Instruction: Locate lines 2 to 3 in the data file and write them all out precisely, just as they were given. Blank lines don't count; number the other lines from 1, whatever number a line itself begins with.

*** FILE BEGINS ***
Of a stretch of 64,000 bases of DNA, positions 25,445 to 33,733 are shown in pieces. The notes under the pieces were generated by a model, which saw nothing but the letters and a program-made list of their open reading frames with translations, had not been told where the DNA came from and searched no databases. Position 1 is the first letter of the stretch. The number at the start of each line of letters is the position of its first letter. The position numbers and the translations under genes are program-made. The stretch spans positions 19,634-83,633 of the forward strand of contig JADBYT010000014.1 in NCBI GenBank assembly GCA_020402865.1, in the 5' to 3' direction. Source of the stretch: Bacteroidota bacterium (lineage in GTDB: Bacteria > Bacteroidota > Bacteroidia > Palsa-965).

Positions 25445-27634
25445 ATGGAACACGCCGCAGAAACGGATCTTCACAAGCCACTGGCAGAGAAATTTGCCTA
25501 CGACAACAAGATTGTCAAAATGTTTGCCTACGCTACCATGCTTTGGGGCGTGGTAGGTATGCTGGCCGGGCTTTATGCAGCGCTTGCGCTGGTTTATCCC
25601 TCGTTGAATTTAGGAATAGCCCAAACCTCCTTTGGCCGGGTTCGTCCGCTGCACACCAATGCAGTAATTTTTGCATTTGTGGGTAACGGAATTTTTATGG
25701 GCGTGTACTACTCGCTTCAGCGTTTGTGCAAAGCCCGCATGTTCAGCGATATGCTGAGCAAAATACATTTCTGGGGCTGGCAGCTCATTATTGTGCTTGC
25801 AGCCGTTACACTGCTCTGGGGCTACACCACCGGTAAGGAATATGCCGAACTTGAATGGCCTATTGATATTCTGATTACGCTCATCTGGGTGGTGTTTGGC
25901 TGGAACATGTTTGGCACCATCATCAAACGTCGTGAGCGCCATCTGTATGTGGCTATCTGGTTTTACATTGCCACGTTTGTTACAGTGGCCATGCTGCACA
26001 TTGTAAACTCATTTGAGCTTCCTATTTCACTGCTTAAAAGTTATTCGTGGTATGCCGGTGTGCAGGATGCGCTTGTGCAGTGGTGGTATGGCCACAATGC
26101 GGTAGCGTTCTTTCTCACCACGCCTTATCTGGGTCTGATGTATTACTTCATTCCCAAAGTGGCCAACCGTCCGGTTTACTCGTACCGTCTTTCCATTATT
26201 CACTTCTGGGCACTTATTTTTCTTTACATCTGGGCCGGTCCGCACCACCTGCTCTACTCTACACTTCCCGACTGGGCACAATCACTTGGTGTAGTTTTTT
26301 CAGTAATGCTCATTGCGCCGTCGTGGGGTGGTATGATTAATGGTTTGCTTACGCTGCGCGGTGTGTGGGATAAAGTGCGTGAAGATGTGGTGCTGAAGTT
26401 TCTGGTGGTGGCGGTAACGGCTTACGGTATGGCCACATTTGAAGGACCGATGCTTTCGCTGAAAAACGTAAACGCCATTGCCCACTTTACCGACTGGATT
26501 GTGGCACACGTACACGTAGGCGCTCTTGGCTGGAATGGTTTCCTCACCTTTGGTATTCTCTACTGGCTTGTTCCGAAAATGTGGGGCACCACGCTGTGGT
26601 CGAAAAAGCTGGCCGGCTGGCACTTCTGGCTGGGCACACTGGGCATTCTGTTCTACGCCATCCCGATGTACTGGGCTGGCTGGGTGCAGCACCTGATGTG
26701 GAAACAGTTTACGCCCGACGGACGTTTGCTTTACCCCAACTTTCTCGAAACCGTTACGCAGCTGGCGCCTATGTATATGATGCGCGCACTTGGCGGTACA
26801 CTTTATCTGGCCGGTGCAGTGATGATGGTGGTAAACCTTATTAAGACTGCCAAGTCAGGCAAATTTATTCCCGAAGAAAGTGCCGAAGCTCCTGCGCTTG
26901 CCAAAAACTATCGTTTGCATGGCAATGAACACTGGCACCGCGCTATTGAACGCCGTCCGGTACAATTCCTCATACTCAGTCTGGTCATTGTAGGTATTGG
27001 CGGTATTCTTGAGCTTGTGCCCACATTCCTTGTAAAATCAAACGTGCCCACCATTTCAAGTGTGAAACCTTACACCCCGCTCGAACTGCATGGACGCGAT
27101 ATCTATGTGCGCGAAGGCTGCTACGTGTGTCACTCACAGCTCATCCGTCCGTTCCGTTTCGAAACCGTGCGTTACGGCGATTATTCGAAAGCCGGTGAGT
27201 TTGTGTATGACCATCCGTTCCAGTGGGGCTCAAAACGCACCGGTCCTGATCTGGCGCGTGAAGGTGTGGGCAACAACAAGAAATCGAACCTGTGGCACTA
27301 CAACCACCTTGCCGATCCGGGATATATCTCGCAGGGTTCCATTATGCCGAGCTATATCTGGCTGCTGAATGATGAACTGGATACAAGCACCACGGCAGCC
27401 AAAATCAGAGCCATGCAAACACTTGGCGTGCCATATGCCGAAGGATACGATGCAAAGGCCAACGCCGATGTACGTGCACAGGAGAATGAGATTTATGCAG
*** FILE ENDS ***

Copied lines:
Positions 25445-27634
25445 ATGGAACACGCCGCAGAAACGGATCTTCACAAGCCACTGGCAGAGAAATTTGCCTA